47.18 Disclosure of information contained in the official receiver’s files

The official receiver may receive a request for inspection of his/her file in the course of civil proceedings. There is no statutory basis for an application to court for disclosure of the official receiver’s files unless there are proceedings in court. Where there are no ongoing proceedings, the official receiver can refuse to disclose information unless he/she considers that voluntary disclosure of some information may be beneficial. Where this occurs, there is no need for the official receiver to justify or otherwise explain the reasons for withholding certain documents. In such a situation, the official receiver should have regard to paragraph 47.19.

Where a party requests inspection of the official receiver's files during the course of civil proceedings, he/she should discourage 'fishing expeditions', and ask the party to identify any specific documents that they wish to see.


47.19 Disclosure of confidential information held on the official receiver’s file

The papers in the official receiver’s file can be divided into those relating to his/her statutory functions, and those relating to the administration of the case, to which access can more readily be provided. If there are any papers on the file which had been provided to the official receiver in confidence, then the consent of the person providing the information should be sought prior to disclosure. If this consent is not forthcoming, then the information should not be disclosed without a court order.


47.20 Other considerations

Any request for information or material should be considered in the light of any guidance issued by The Service, and: 

  1. the Freedom of Information Act 2000 and associated legislation (see also Chapter 81 - Freedom of Information and Environmental Information) The provisions of the Freedom of Information Act 2000 do not apply where the official receiver is acting as statutory office holder and he/she is holding the information requested solely in that capacity. Where the official receiver is holding information whilst he/she is acting in other capacities the provisions of that Act will apply. Further details are given in paragraphs 81.19 and 81.20;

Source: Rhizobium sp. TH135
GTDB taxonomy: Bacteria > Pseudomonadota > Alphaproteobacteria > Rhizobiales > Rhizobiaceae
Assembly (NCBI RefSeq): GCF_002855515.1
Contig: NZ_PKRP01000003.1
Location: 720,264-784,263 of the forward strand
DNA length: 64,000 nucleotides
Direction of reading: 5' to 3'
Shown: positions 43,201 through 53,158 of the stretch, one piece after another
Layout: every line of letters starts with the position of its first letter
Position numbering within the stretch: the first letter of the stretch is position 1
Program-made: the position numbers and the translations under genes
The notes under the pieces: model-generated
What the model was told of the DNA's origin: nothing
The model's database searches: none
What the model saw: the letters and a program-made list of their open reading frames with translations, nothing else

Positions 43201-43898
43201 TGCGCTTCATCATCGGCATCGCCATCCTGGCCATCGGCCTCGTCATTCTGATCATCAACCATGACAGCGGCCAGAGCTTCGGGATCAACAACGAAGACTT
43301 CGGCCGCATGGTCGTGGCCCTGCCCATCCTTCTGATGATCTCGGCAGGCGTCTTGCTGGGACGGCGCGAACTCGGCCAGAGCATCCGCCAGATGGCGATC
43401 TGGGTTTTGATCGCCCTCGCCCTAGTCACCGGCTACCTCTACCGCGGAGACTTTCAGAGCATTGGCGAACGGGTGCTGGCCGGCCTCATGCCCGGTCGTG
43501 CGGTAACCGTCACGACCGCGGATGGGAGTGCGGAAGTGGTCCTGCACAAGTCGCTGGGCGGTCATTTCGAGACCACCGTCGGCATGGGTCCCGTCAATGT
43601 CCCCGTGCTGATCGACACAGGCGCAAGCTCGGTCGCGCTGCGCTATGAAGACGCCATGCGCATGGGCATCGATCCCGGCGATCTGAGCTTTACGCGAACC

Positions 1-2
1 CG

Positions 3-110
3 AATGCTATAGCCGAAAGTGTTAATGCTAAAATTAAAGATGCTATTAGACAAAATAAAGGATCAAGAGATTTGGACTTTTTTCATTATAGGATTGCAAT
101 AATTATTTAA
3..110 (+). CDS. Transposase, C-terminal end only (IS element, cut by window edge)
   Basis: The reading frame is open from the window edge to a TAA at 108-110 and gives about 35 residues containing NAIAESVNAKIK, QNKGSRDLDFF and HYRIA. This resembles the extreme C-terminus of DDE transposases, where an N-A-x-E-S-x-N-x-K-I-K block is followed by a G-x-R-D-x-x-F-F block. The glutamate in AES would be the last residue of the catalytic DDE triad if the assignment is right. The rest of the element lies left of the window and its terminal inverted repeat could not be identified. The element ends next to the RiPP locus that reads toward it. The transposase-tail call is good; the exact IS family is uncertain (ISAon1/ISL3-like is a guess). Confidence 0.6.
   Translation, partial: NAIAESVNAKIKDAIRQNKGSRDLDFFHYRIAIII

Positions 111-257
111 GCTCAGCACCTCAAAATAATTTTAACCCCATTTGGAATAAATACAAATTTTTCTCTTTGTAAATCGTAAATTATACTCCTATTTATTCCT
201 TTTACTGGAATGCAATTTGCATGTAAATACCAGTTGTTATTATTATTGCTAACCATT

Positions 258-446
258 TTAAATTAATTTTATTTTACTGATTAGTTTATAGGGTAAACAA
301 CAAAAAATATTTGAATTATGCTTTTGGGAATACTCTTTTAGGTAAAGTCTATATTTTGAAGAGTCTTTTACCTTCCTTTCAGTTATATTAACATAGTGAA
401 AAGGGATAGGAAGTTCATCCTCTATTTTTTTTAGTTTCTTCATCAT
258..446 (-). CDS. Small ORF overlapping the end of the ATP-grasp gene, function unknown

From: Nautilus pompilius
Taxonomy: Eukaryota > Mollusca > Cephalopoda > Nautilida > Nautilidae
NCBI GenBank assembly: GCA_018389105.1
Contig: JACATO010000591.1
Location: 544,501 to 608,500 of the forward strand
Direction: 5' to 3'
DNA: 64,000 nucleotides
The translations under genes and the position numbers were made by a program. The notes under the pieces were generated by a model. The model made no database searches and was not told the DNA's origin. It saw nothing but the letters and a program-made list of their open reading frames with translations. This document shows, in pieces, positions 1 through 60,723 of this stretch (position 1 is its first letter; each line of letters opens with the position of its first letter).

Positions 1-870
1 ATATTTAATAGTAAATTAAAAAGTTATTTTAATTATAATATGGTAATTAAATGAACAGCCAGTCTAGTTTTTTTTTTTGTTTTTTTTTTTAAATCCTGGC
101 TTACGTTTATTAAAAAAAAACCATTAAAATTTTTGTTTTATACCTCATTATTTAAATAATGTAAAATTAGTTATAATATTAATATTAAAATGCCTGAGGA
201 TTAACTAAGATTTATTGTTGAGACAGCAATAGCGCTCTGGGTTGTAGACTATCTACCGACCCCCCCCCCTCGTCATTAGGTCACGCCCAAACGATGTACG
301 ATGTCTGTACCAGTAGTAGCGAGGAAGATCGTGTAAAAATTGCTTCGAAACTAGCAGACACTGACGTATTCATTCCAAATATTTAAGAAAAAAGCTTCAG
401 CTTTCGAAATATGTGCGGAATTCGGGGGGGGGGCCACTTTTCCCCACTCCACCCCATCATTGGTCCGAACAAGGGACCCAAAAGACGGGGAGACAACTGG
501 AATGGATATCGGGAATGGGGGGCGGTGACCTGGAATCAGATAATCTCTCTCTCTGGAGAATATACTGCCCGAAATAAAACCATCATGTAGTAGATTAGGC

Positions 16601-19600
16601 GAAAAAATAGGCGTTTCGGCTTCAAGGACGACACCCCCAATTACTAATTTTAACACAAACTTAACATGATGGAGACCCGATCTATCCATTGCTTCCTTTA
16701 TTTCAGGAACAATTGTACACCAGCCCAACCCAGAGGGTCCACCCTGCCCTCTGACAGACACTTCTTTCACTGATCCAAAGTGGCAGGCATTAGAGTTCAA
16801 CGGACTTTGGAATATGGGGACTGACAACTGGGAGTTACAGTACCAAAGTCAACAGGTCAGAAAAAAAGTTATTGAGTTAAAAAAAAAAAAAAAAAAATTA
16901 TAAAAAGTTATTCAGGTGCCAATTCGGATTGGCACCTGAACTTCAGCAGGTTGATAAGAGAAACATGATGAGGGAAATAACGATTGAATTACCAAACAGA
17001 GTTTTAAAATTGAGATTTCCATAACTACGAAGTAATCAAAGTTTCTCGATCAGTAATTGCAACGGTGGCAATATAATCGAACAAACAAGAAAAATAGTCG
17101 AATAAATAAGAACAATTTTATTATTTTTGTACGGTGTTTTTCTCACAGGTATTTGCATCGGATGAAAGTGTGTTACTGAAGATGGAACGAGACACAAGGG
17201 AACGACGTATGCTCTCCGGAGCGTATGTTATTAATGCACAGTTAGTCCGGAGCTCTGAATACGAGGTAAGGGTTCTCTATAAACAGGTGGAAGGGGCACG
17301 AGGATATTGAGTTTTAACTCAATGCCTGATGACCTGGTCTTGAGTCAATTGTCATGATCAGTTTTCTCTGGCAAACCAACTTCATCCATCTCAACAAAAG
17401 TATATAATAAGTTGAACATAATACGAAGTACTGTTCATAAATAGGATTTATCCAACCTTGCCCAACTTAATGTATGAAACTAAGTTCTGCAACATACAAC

2. the Data Protection Act 1998 (see also Chapter 81A: Data Protection);
  3. the Human Rights Act 1998.


47.21 Disclosure of information contained in official receiver’s file relating to a criminal investigation

Disclosure in civil proceedings of information contained in the official receiver’s file, needs particular care where it includes material relating or referring to a criminal investigation of an insolvent’s affairs. Any requests for disclosure in these circumstances of all or part of the official receiver’s file should be referred to Authorisations Team.

Documents relating to a criminal investigation may be divided into 4 categories: 

  1. Documents originating or received from the officers of an insolvent company or, in the case of bankruptcy, from the bankrupt himself/herself, of which he/she already has knowledge (including third party documents forwarded to the official receiver by the bankrupt).
    Most of this category of documents should be disclosable without difficulty.
  2. Documents originating or received from third parties of which the insolvent is not aware. Disclosure of third party material may expose the source of the information to some liability or penalty. Additionally, disclosure of this information may set a precedent for disclosing such information which would act as a disincentive to people who otherwise might provide information to the official receiver. In the absence of any strong reason to disclose, such as a court order, the information should be withheld unless the source of the material consents to disclosure.
  3. Documents originating from the official receiver’s office relating to the possibility of criminal proceedings against the insolvent and to the seeking and giving of legal advice.
    These documents are subject to legal professional privilege which should not normally be waived without legal advice (see Chapter 64: Legal Professional Privilege).
  4. Documents originating from the official receiver’s office other than those falling into category c above.

These documents are usually disclosable, subject to any duty of confidentiality, or sensitivity.

Guidance on the disclosure of information relating to criminal proceedings is provided on the intranet in the Enforcement Investigation Guide.


47.22 Summons of official receiver

A witness summons is prepared by a party to legal proceedings and endorsed by the court with jurisdiction over those proceedings. The purpose of a witness summons is to compel the production of admissible evidence.

There are two basic types of witness summons: 

  1. a witness summons which orders someone to attend at the court and give evidence in the proceedings; and
  2. one which orders the person named in it not only to attend the proceedings and give evidence, but also to produce documents specified in the summons at that hearing.

A witness summons cannot be used as a general disclosure exercise, and must specify particular documents required. From time to time the official receiver and his/her staff may receive a witness summons where a party to civil proceedings believes that the official receiver has relevant information (see paragraph 47.23). The official receiver should request that the party specify the documents of which they seek production. Failure to do so may mean that the official receiver has good grounds to have the witness summons set aside.


47.23 Summons of official receiver’s file